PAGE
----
A few days after graduating from secondary school and at the beginning of my blissful summer-to-come, I was woken up by the shrill ring of the telephone.
Who was calling at 6 am on a weekday?
‘Meimei,’ my mother began, my family’s name for me, ‘little sister’, shaking me out of my half-sleeping state, ‘something’s happened to your father.’
In those few moments before she went on, there was only freezing and the dread need to know: Is he still alive?
My father had a stroke while on a business trip to China. My mother, also in China for different reasons, travelled overnight to find him. I went up to Tianjin with one of her employees just over twelve hours after she called me. My brother flew back from Vancouver a few days later.
For days, we waited to see if he would pull through safely. We lived on the edge of a world threatening to fall apart in one failed breath. We made plans for the worst and waited to find out if we could even hope for the best. Not being religious, there was no one to ask anything from — just life, that gives what it gives.
We laughed a lot in those days. I don’t really remember what over — probably anything and everything that could relieve the pressure, for a while. A pig-shaped sponge I delighted in doing the dishes with. How much my cousin could eat. The soap operatic qualities of life, when my mother ended up on an IV in hospital a couple of days after my dad, from the toll of the whole situation on her already weak health.
No, I suppose the last one wasn’t that funny, but it wasn’t too serious and we were living by the old adage, ‘Laugh, or you’ll cry.’
Luckily for us, everyone pulled through better than I’d dared to imagine. My father eventually made a 99% recovery. I moved away from home to come here. And we’re all well enough for me to now regularly lecture both of my parents on the importance of taking care of their health whenever they seem to disregard it (which is often) — most recently regaling my dad last week with accounts of a friend’s father who’s had a second stroke and the consequences of that; he swears he’s been exercising more since then.
Life hasn’t stopped happening. I could spend my days, like the girl next to me on the bus yesterday, counting the ways it makes me unhappy — the fruit fly infestation we had a couple of weeks ago, the loss of my UBC library photocopy card with more than $10 on it, the assortment of health issues I’m accumulating this term — or I can write about the things I am glad for:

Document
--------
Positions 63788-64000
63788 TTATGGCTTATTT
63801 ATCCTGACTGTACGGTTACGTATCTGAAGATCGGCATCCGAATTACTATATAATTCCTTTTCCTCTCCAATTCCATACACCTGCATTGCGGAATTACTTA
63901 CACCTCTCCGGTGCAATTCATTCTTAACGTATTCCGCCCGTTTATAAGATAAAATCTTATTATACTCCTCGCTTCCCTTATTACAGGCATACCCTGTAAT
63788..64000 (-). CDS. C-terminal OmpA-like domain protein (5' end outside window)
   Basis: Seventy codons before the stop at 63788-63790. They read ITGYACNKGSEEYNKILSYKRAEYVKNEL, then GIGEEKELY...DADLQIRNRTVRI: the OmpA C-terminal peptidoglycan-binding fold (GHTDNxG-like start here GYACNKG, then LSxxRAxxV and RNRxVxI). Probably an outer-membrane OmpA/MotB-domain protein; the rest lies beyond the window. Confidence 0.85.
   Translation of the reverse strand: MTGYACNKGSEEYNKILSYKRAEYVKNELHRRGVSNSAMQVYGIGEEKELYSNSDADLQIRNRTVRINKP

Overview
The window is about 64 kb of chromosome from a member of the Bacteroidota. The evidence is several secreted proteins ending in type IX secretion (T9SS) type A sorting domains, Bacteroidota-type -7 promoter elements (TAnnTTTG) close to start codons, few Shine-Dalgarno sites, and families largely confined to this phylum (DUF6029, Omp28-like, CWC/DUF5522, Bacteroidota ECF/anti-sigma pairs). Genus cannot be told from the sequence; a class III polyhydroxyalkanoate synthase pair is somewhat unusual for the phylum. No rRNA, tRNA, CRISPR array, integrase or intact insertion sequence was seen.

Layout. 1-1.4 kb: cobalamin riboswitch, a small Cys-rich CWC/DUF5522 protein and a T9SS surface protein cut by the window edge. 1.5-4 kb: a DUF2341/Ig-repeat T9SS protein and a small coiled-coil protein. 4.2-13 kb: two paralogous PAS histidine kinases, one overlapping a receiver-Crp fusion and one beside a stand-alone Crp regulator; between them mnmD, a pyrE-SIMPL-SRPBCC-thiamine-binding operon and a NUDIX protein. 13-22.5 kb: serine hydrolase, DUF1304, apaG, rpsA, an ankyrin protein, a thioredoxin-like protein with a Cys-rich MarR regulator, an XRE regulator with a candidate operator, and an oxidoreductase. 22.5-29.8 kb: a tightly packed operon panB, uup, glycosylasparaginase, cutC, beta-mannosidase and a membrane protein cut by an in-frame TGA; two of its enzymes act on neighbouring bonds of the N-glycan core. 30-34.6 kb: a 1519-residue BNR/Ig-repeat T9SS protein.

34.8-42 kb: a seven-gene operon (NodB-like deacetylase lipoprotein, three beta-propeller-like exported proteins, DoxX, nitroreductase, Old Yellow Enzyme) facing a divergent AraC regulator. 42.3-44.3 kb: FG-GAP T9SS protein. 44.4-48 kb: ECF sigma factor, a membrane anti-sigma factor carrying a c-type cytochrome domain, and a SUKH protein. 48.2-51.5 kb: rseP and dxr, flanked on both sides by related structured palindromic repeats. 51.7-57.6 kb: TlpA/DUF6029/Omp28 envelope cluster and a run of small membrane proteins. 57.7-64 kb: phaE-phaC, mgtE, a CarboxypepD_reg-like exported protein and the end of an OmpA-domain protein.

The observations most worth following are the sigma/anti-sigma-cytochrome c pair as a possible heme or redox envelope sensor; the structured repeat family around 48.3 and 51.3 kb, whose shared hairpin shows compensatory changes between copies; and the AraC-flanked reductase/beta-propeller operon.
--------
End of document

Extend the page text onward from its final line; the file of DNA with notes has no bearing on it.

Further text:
- my friends who are willing to listen and support me even when I am not at my best,
- the continued safety of my friends’ families in Japan,
- the kindness of a girl in my class who mistook me for being Japanese and asked me if my family was okay,
- my daily gratitude that I can still say, for now, that yes, they are.
Contrary to popular ignorant belief, I don’t search for the silver lining in the clouds because I’m
a) naturally sunny,
b) faking more optimism than I genuinely feel, or
c) in denial about the reality of life.
I have sat with too many people who have lost loved ones, who have been hurt and broken to the bone, who have wanted, or tried, to die because they couldn’t see a way out, to not be aware of how hard life can be.
Focusing on joy is not being unrealistic: being in denial about the kinder bits of life is just as unrealistic as being in denial about the harsher ones, when all of these exist. It won’t stop you grieving; it won’t stop you dealing with your problems.
But I still do it, to feed my beliefs that life is a beautiful mess of heartbreak and happiness that can still be worth it, and that I have a choice in giving myself enough chance at happiness to tide myself over for the times when it is anything but.
I haven’t been blogging lately because I’m worn out, physically, mentally and emotionally, but I’m trying to piece things back together. Comments on posts may be turned off sporadically until then, in an effort to catch up on reading them, something I am also very much behind in. It’s entirely personal.
In the meantime, please participate in the fundraising efforts going all around campus and throughout the local, national and international communities for Japan. It can be something as simple as dropping your spare change in the Japan Association’s donation box in the SUB — the reason ‘every little bit helps’ exists as a cliche is because it’s true.
Thank you, and have a lovely weekend.